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                          So about micro steps, this homemade telecine could then be adapted to 16mm, with another gate, or even to a future HawkeyeII? For those like Kamel with damaged perforations or others, if it improved the gate stability over the claw?

                          Just an illustration to show the motor and rollers mounted outside the housing. I'm not sure it could fit inside.
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                          • #43
                            Yes, it is twice the precision, theoretically anyways. I bought the one with 128 steps and believe that it should be enough precision but we will see. Most of the projectors and cameras with a claw use that type of the cam design. It is pretty ingenious. Someone spent lots of hours trying to figure out how to put this together, I am sure. DaVinci, maybe Never mind, silly me.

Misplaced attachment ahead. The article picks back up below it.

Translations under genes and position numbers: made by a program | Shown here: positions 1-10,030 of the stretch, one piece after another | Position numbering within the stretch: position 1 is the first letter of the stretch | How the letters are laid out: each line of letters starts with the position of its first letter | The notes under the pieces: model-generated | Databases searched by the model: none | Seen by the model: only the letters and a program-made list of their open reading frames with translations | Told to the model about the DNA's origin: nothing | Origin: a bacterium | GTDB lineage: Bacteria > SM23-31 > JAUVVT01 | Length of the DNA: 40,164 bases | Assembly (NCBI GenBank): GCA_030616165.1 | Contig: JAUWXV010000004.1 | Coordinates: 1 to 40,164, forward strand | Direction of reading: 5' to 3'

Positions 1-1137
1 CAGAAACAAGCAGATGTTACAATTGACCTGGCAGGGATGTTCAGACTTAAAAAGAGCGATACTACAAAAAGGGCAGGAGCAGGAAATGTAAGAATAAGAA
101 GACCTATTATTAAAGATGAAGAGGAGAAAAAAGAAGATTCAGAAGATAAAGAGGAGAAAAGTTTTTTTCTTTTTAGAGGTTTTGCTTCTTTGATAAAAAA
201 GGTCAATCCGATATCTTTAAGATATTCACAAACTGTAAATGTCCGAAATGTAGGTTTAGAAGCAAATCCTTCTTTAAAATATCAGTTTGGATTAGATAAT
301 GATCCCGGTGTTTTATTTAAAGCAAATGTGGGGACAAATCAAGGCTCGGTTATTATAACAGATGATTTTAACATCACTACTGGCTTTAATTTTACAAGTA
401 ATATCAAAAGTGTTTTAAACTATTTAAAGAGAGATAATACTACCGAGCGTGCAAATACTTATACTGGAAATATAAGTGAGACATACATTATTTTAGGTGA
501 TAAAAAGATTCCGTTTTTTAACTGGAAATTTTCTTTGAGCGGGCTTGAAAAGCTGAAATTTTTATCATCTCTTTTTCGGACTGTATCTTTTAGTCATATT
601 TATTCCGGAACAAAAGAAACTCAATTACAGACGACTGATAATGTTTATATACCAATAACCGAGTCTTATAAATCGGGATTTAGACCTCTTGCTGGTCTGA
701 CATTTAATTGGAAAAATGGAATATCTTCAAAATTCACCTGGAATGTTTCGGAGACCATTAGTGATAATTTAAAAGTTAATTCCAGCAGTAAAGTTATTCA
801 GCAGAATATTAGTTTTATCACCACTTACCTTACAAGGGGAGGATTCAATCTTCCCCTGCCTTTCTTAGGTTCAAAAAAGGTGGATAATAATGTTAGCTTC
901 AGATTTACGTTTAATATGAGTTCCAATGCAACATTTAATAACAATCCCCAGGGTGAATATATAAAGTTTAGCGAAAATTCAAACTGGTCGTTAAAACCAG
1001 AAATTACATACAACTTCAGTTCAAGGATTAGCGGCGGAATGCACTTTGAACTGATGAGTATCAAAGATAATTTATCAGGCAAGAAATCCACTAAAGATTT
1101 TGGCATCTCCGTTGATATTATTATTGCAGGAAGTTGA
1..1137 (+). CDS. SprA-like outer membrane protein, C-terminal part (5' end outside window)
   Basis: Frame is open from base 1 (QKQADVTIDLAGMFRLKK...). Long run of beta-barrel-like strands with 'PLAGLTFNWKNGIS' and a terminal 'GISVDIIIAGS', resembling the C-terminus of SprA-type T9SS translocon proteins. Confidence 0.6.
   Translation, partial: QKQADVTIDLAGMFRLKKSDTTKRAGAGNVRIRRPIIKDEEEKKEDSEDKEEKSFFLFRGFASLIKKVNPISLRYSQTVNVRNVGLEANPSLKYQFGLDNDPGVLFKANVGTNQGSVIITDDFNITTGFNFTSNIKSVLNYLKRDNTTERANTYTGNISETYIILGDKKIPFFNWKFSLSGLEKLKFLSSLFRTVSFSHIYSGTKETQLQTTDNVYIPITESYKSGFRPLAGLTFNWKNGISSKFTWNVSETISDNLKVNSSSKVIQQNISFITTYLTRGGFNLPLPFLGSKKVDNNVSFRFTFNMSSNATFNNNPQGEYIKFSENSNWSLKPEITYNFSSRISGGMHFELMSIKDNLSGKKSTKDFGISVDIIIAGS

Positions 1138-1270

The Wolverine pinch roller idea is a good one but as you said it it would have to be an external assembly. The Nema17 motor is pretty big, perhaps something smaller may work.


                            • #44
                              [QUOTE=David Brown;n44067]
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                              So about micro steps, this homemade telecine could then be adapted to 16mm, with another gate, or even to a future HawkeyeII? For those like Kamel with damaged perforations or others, if it improved the gate stability over the claw?

                              Yes it could work with any size film providing the gate is changed and possibly the reel mounts.


                              • #45
                                Received the pinch rollers today. Looking at the ways of installing the idler roller. Possibly use the
                                2.5mm shaft
                                and the end stoppers